Saturday, December 22, 2012

The Public School Tradition... St Olave's School III.

To go to start of this Blog click here

The Public School Tradition continued.
5. The House System.
The school did its best to emulate, or to imitate the grand Public Schools like Harrow. At St. Olave’s the House System was an artificial concept. The notion was based on the boarding houses of those other schools. Since St. Olave’s had no boarding houses the concept of competitive ‘houses’ made no sense at all. I guess it was an attempt to instil the spirit of comradery and competition and to engender the fighting spirit. I couldn’t care a toss for the ‘fighting spirit’. My nature is totally un-comradely, and I have no desire to compete.
‘What sport do you play?’ has from time to time been asked of me. The Headmaster told my mother ‘It is important that he plays a sport.’ It was deemed necessary to be a sportsman. To play sports is to instil in you a sense of fair play – so they say. I, probably more than most have a strong sense of justice. It has always been part of my being. Being a sportsman is not.
However, the school instituted these artificial ‘houses’ and each boy was selected to belong to one or another. I was selected into ‘Drake’ house. It meant absolutely nothing to me. It was no more than an embarrassment to me and indeed an exceedingly excruciating embarrassment a few years on. It was ordained that I would be the Head of House in my final year.
I squirm with embarrassment. It concerns a music competition which was organised between the houses. I had in my early teenage years been persuaded by my mother to learn the piano. I might have done better if the music teacher which my mother chose for me, no doubt at some financial inconvenience, had not lived so far away. A piano had been acquired in about 1946, free from a neighbour of my grandparents. I was persuaded to learn. Money was certainly in short supply and no doubt the lessons were cheap. My mother in those years earned some extra funds by working as a filing clerk in a Tax Office and also by being a house cleaner for a nearby elderly couple. With that money she paid for my piano lessons. But the cycle ride to the teacher’s house was long. It was necessary to attend after school, usually in the dark and I was usually exhausted. I gave up the lessons after a while. However I learned some elements and thought I was more able than I was!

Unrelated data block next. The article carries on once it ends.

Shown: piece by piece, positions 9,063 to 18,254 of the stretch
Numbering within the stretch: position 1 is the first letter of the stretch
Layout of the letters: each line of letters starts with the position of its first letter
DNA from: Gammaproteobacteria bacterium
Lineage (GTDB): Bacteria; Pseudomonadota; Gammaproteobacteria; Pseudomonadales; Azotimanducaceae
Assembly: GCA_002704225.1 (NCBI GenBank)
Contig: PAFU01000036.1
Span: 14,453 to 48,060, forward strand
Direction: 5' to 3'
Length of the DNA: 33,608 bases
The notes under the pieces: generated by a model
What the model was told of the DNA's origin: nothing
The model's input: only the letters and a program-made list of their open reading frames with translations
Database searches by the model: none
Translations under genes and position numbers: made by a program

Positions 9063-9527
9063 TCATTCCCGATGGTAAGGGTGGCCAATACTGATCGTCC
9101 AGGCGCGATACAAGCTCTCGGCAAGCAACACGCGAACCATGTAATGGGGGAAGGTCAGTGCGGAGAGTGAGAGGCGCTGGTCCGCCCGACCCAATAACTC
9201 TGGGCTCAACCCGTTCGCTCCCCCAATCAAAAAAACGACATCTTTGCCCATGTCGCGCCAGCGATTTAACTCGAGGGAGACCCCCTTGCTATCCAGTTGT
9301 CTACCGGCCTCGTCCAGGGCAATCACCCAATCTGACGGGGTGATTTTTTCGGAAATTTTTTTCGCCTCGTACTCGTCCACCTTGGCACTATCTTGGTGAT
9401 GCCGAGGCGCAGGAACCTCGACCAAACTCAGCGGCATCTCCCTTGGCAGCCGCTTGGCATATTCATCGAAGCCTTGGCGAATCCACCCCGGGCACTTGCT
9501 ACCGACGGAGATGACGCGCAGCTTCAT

At this music competition, I (with the sense of duty of being Head of House) put myself down to play a piece by Grieg. I squirmed and wished that the floor would open and swallow me. I never played the piano again.
Competition to my mind should be downplayed in education and the spirit of mutual support engendered. But then, you may say ‘is not that the same as comradery?’. I fear that the comradery – camaraderie – encouraged by the school was more in the nature of ‘lets all be macho boys together – the Three Musketeers camaraderie.
6. The Remove
It may have been more rewarding to the school to have instituted competition between the various classes in the school. But a particular foible of the system made that unlikely. The more capable boys were after the third year projected into the ‘remove’. By this trick these boys leapt the fourth year, in effect ‘removed’ and entered the fourth ‘remove’ class, which was the examination year for the School Certificate examination.
This skipping of a year was useful in that it condensed a good deal of learning into one year. It was also a very bad notion in that it forced one to try to acquire enough learning of some subjects, otherwise difficult to learn, into the same period. So it was that I did not learn Greek in one year and of course failed the School Certificate in Greek and barely scraped through in French (my detestation of the French teacher did not help!).
Further mathematics was not given the time which would have been useful. I acquired an undeserved distinction in English Literature and generally came through the whole bundle with only adequate levels of proficiency.